Crude oil yesterday settled down by -0.39% at 4604 as a collapse in bond prices led to gains in the U.S. dollar and expectations grew that with oil prices back above pre-pandemic levels, more supply is likely to come back to the market.
oil output dropped 58,000 barrels per day to 11.063 million bpd in December, the U.S. Energy Information Administration said in a monthly report.
The move came as onshore oil production fell in Texas and North Dakota, the top oil-producing states, outpacing a slight rise in offshore output in the Gulf of Mexico. The agency also revised down crude production in November to 11.121 million bpd, 3,000 bpd less than previously reported. Crude output in the United States, the world's top producer, has dropped precipitously since the coronavirus pandemic put pressure on oil demand.
Total U.S. oil demand in December was down 1.49 million bpd, or 7.4%, from a year earlier. Demand for gasoline was down 1.109 million bpd, or 12.4% from a year earlier. Meanwhile, monthly gross natural gas production in the U.S. Lower 48 states held mostly steady at 102.5 billion cubic feet per day (bcfd) in December, according to the EIA's 914 production report. Actual output increased a very small 32 million cubic feet per day (mmcfd) in December after rising 2,968 million in November.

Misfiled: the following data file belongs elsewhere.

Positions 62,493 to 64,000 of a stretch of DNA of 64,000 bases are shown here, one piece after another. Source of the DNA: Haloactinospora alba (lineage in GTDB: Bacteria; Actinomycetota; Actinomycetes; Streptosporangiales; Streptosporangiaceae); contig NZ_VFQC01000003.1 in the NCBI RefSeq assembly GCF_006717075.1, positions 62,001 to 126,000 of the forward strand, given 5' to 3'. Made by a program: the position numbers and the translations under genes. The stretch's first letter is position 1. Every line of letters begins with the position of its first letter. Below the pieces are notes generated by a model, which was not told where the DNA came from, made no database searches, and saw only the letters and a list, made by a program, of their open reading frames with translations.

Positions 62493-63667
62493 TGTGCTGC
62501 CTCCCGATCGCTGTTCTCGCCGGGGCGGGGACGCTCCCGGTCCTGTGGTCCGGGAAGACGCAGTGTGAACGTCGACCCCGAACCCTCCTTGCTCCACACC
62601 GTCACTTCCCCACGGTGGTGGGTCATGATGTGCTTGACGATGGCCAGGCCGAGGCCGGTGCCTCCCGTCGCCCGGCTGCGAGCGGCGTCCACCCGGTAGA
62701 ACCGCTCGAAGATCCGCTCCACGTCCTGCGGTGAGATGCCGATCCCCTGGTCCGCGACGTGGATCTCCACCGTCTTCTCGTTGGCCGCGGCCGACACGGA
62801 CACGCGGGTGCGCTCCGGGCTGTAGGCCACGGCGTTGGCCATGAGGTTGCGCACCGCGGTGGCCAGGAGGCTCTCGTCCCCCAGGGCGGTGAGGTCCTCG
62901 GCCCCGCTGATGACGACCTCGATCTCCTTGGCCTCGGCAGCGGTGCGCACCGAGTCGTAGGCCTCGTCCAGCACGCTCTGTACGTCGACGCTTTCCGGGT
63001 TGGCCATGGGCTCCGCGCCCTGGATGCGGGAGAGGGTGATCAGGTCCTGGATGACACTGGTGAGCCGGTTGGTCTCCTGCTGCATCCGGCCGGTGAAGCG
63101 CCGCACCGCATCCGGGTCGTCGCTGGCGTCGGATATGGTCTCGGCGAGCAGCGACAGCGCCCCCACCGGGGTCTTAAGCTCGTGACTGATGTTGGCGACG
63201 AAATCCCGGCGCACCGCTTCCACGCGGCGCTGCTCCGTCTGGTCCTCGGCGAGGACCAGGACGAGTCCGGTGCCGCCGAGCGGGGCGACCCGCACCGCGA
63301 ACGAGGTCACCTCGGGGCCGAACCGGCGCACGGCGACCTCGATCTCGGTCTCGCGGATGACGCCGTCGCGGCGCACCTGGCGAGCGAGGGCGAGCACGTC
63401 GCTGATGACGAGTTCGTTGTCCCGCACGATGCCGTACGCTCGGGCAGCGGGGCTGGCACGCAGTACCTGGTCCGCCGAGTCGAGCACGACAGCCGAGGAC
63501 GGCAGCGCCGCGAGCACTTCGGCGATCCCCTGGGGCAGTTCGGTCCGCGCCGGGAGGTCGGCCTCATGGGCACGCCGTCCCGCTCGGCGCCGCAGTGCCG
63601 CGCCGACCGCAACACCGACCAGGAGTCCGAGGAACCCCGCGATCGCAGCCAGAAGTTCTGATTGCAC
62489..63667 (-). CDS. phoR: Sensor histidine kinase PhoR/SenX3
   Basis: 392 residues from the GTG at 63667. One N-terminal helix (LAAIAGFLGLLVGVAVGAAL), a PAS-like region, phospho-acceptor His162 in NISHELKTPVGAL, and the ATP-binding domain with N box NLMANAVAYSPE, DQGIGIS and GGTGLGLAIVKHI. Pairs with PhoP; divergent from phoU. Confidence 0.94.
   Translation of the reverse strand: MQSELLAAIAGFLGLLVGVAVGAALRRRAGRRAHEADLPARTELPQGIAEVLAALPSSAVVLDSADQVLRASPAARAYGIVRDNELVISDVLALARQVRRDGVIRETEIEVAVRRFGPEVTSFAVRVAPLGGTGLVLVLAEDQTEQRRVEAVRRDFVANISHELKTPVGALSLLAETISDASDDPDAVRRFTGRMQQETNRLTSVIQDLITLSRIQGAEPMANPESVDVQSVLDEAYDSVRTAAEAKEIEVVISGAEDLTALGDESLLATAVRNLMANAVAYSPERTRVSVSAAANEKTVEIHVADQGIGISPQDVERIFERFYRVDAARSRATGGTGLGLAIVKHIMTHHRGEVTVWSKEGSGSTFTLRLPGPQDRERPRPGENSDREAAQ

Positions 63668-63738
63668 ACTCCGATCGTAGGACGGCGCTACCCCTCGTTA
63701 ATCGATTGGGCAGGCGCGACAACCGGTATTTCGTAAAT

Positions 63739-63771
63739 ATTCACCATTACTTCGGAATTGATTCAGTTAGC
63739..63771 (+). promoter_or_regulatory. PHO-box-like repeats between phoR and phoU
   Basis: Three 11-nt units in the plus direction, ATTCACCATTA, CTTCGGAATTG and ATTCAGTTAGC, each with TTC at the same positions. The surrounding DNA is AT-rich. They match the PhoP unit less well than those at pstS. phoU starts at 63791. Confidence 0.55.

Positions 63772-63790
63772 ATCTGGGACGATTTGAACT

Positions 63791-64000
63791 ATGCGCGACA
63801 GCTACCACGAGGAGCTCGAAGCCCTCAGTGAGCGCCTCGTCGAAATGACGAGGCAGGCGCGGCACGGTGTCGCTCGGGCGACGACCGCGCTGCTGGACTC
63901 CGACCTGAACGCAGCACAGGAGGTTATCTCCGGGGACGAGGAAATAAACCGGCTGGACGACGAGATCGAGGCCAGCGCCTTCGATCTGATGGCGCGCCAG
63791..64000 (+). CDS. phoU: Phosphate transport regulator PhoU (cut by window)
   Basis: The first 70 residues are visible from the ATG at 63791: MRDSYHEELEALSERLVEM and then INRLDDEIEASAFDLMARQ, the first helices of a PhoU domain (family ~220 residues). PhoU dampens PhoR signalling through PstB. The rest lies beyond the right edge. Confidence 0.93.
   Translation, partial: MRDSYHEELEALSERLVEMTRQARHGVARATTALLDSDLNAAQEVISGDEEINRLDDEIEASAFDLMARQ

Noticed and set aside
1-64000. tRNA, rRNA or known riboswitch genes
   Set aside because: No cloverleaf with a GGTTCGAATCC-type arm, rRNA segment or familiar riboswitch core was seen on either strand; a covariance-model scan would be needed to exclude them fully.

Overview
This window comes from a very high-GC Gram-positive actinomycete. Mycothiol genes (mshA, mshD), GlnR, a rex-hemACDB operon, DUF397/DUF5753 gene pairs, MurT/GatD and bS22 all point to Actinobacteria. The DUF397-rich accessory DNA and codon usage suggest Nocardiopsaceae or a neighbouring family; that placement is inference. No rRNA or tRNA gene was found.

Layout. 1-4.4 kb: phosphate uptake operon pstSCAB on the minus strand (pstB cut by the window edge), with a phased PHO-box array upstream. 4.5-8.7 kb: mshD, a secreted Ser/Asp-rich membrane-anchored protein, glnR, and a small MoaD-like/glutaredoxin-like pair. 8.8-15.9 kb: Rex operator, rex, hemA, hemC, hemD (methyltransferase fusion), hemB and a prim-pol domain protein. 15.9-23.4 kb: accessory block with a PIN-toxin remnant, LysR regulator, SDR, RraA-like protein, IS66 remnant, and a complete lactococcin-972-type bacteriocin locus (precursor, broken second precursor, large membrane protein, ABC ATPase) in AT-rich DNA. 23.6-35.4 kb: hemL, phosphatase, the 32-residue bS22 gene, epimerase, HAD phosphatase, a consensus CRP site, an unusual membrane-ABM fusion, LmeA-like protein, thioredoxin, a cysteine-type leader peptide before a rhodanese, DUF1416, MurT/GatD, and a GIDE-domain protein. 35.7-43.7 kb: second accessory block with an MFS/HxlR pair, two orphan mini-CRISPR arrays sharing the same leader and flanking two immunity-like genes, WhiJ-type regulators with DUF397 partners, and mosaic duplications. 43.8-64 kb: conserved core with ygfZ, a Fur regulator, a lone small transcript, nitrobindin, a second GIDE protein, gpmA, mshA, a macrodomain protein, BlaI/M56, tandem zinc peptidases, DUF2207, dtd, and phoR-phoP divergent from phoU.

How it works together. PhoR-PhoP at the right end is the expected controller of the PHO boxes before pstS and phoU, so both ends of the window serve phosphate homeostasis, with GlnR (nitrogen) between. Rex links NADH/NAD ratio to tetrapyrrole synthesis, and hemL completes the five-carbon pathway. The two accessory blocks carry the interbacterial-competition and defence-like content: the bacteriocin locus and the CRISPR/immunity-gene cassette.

Technically market is under long liquidation as the market has witnessed a drop in open interest by -3.54% to settled at 3923 while prices down -18 rupees, now Crude oil is getting support at 4568 and below same could see a test of 4533 levels, and resistance is now likely to be seen at 4656, a move above could see prices testing 4709.
# Crude oil trading range for the day is 4533-4709.
# Crude oil prices fell as a collapse in bond prices led to gains in the U.S. dollar and expectations grew that with oil prices back above pre-pandemic levels.
# U.S. crude oil output dropped 58,000 barrels per day to 11.063 million bpd in December, the U.S. Energy Information Administration said
# The move came as onshore oil production fell in Texas and North Dakota, outpacing a slight rise in offshore output in the Gulf of Mexico.
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